AWARA’s ‘Swim Sundays’ for eco-conservation

These camps are thoughtfully crafted by child psychologists and educators, with swimming serving as both the central theme and catalyst for change.
Children dive and splash in the water, while advanced swimmers prepare to cross the river, accompanied by lifeguards proficient in basic life-saving skills who retrieve plastic debris from the water.
Children dive and splash in the water, while advanced swimmers prepare to cross the river, accompanied by lifeguards proficient in basic life-saving skills who retrieve plastic debris from the water.

VIJAYAWADA: Amid the scorching summer, numerous families actively gather on the Krisha riverbed in Vijayawada to participate in the weekly ‘Swim Sunday Camp’ programme. Organised by the NGO AWARA Swim and Rescue Academy since 2014, this camp is committed to nature conservation.

What began as a humble cleanup initiative has blossomed into a transformative experience aimed at nurturing eco-awareness among future generations.

These camps are thoughtfully crafted by child psychologists and educators, with swimming serving as both the central theme and catalyst for change. Each session starts with adults leading the cleanup of litter, while children partake in warm-up runs, culminating in a waterfront circle chain.

From yoga sessions to tree pose competitions and enlightening talks by esteemed guests, the camp offers a diverse array of activities designed to foster physical fitness, mental activity, and environmental stewardship. Throughout the day, children showcase their talents through storytelling, poetry recitals, and martial arts demonstrations.

Environmentalist and founder of AWARA, Prof Ajay Katragadda, emphasised that safety remains paramount, with stringent supervision and adherence to safety protocols overseen by experienced coaches and lifeguards. Ajay also mentioned that beyond water activities, the camp extends its impact through community gardening initiatives and environmental conservation projects.

Swim coach Sakuntala Devi A, who specialises in women and children swim training, provides safety instructions. Coaching assistant Soujanya Velineni and lifeguard Pankaj Kumar Gaya hand out flotation devices. “Thanks to strict supervision and safety standards, we have never had any issues during our Swim Sundays,” she said.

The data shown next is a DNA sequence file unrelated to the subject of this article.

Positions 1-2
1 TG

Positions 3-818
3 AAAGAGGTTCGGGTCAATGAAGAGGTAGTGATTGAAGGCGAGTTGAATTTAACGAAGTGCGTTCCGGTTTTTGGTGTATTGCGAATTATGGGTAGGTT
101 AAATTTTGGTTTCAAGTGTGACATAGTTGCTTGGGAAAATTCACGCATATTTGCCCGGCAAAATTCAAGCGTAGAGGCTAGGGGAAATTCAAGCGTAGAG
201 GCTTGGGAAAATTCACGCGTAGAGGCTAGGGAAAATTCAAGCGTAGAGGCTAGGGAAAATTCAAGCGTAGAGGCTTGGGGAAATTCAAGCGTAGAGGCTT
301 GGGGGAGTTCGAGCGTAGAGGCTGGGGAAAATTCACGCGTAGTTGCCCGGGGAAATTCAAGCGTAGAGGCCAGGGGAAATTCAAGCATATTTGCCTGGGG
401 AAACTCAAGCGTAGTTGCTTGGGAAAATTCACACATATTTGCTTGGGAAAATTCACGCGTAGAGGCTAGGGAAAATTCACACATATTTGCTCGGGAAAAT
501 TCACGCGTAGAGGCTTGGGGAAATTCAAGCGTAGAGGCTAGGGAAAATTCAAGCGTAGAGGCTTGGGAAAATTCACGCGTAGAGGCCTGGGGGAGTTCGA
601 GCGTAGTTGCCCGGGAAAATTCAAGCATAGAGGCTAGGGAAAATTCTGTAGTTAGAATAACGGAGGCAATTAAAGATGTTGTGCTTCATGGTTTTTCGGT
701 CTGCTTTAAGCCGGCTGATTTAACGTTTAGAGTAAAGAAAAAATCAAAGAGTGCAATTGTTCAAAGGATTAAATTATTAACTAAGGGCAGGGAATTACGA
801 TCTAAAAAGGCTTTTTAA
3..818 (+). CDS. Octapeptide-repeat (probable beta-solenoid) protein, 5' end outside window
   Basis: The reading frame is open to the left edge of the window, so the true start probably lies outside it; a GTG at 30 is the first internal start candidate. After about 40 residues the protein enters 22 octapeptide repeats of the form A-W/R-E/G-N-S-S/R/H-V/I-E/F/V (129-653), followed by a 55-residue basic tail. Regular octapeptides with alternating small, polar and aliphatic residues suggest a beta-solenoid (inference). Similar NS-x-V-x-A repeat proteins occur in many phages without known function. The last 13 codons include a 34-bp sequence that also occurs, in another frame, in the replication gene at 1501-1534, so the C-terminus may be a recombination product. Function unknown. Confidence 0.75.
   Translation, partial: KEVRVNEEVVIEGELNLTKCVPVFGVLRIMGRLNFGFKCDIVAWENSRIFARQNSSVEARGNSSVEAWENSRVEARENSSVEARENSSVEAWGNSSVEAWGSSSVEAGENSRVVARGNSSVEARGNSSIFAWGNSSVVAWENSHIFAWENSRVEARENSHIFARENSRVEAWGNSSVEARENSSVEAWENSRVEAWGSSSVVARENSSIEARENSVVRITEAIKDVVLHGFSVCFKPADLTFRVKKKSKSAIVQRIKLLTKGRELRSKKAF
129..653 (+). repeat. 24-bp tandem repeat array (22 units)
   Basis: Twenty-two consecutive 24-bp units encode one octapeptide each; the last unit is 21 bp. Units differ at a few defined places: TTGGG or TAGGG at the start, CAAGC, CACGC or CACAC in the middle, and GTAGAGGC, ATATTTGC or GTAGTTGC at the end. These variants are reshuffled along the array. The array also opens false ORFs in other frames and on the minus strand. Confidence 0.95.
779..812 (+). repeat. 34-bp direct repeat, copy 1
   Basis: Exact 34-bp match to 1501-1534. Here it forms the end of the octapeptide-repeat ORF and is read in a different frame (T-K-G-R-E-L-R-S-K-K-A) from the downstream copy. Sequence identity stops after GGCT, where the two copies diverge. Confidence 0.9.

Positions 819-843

Children dive and splash in the water, while advanced swimmers prepare to cross the river, accompanied by lifeguards proficient in basic life-saving skills who retrieve plastic debris from the water. The final phase includes water games in shallow areas, overseen by senior swimmers Indirani and Gowri Devi Basava. “Many kids from our school have won prizes in various sports thanks to Sunday swimming practices,” noted Sharone, a teacher from Aravinda Schools in Kunchanapalli of Guntur district.

“AWARA swimmers and runners, assisted by children, have created two mini-parks along the riverbank,” said Soujanya Velineni, AWARA Community Gardening coordinator. The children prepare to depart, enjoying organic ragi malt drinks prepared by Aravinda School staff. Participation in these camps is free, with a token fee for safety gear and supervision. Many individuals who started as novice swimmers years ago, either as children themselves or accompanied by their parents or grandparents, have since learned to swim proficiently. Some have even progressed to compete at the state and national levels, with a few achieving success in master competitions.

“Recently, winners and other participants of the 2024 Periyar River race in Kochi celebrated by planting several saplings along the riverbank alongside camp children, aiming to inspire future generations,” noted Ajay. Additionally, numerous pain and rehab patients, trained by Dr Ajay, can be regularly spotted swimming in the river every Wednesday at the Prakasam Barrage.

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